VLADAMIR: What are we doing here, that is the question. And we are blessed in this, that we happen to know the answer. Yes, in this immense confusion one thing alone is clear. We are waiting for Laundry to come—
The D-Train and myself staged an extremely surreal reading of Samuel Beckett’s most famous work Waiting for Godot at a Brooklyn laundromat earlier this week. Ostensibly we just wanted to kill two birds with one well-aimed stone: cleaning clothes and finishing library books. (Incidentally I was fined a fortune by the BPL recently– did you know that the late fee for DVDs is $2 a day??) Yet I’m starting to think that laundry and Godot are perfect for one another. The text of the play has been interpreted in a million different ways– I’m not familiar enough with it to do a close reading. But I can spot some of the major themes: ennui, absurdity, endless repetition, the foolishness of hope, etc. Doesn’t a trip to the laundromat evoke these kinds of themes as well?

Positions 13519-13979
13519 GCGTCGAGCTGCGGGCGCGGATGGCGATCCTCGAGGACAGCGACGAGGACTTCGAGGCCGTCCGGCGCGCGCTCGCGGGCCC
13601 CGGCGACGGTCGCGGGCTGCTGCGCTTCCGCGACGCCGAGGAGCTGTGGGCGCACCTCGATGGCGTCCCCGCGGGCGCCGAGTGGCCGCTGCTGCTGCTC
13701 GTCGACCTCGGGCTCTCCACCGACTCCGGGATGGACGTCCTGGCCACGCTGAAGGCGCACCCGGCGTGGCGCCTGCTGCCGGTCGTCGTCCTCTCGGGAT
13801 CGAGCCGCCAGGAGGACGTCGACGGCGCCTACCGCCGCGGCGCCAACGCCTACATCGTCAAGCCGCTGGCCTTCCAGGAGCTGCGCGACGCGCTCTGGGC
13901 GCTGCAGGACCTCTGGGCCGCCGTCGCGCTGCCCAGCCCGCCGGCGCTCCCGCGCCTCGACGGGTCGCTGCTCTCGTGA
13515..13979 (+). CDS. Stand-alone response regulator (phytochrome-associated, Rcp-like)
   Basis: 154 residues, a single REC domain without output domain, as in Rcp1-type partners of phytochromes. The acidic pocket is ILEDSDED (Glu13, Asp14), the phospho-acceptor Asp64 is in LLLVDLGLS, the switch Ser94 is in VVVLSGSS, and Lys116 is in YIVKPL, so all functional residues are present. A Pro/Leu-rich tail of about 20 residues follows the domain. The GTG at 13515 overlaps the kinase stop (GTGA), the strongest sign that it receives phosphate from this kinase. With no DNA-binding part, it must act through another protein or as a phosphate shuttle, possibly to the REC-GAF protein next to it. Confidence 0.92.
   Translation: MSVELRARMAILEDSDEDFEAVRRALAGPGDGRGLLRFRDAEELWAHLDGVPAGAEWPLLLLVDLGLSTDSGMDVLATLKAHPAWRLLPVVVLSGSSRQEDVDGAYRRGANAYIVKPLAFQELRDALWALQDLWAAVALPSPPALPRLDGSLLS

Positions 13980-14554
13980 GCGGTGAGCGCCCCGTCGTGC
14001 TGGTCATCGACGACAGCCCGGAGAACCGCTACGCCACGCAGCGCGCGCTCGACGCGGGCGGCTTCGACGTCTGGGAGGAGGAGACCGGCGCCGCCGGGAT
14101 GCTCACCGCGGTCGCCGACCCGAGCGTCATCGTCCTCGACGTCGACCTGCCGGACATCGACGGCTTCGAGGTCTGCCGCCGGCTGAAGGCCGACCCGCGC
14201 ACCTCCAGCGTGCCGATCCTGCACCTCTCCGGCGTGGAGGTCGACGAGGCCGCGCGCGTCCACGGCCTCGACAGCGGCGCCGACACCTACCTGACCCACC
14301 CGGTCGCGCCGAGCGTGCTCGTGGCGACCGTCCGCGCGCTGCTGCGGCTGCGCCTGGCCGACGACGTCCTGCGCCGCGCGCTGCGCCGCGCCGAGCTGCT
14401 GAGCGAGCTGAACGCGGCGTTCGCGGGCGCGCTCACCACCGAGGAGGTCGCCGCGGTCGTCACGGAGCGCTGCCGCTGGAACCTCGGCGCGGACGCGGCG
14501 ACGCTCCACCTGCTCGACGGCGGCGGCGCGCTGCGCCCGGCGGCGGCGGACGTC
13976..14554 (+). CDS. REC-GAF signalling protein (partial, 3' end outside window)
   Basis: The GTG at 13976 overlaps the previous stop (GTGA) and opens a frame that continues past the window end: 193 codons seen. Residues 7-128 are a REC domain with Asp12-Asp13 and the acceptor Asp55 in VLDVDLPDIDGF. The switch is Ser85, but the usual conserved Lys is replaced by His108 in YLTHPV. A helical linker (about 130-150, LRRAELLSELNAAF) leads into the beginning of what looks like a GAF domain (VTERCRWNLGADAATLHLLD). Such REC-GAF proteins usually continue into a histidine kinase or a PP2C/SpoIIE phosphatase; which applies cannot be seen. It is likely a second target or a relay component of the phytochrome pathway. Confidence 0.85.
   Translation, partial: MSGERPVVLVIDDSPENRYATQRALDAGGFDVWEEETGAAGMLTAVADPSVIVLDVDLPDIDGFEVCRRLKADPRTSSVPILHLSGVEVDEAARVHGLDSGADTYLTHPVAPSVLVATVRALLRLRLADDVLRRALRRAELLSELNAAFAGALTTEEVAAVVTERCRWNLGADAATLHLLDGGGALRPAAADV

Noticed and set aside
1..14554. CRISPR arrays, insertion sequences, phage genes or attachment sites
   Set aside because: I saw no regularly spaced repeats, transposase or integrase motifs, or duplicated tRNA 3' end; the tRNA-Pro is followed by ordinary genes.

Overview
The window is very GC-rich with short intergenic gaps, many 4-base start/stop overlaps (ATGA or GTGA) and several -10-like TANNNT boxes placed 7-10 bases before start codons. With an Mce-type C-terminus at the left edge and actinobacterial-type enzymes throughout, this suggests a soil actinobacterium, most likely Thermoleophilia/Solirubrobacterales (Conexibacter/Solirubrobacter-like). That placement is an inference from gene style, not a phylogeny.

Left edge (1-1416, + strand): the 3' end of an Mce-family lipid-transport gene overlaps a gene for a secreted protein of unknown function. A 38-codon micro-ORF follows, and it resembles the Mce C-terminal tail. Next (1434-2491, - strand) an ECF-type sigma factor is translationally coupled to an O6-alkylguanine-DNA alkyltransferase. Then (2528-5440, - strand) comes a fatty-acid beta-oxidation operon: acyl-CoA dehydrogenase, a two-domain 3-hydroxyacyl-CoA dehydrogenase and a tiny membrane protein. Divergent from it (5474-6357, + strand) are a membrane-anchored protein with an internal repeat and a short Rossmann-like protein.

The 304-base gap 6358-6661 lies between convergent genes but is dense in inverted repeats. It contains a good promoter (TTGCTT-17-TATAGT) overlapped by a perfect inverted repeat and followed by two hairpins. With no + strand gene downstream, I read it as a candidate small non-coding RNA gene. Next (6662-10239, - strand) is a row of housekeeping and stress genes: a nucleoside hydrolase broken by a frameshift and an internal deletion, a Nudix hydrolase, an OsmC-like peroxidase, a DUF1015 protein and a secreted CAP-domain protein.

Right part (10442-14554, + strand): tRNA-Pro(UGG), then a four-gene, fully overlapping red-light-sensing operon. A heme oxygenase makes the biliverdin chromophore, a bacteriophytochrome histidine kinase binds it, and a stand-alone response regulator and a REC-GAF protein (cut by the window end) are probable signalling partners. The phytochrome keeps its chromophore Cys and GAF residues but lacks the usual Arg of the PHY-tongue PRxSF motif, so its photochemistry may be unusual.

You lug your clothes out to the perpetually open laundry place, load the washer, make sure you have enough change to run the machine, watch the clothes go round and round, sit around blankly until it’s time to put the clothes into the dryer, wait around again until it’s time to fold ‘em up, trudge back to the apartment with your burden. Repeat x infinity, every two weeks or so — a classic Sysiphusian task.
Beckett is perhaps the most prominent playwright in the so-called “Theatre of the Absurd”…but what’s *absurd* about cleaning your clothes? Well, the same thing that’s absurd about life i.e. it’s meaningless. You need clean clothes this week, sure, but you’ll need them again in another two. The absurdity is how important you believe this need to be, against the background of nothingness.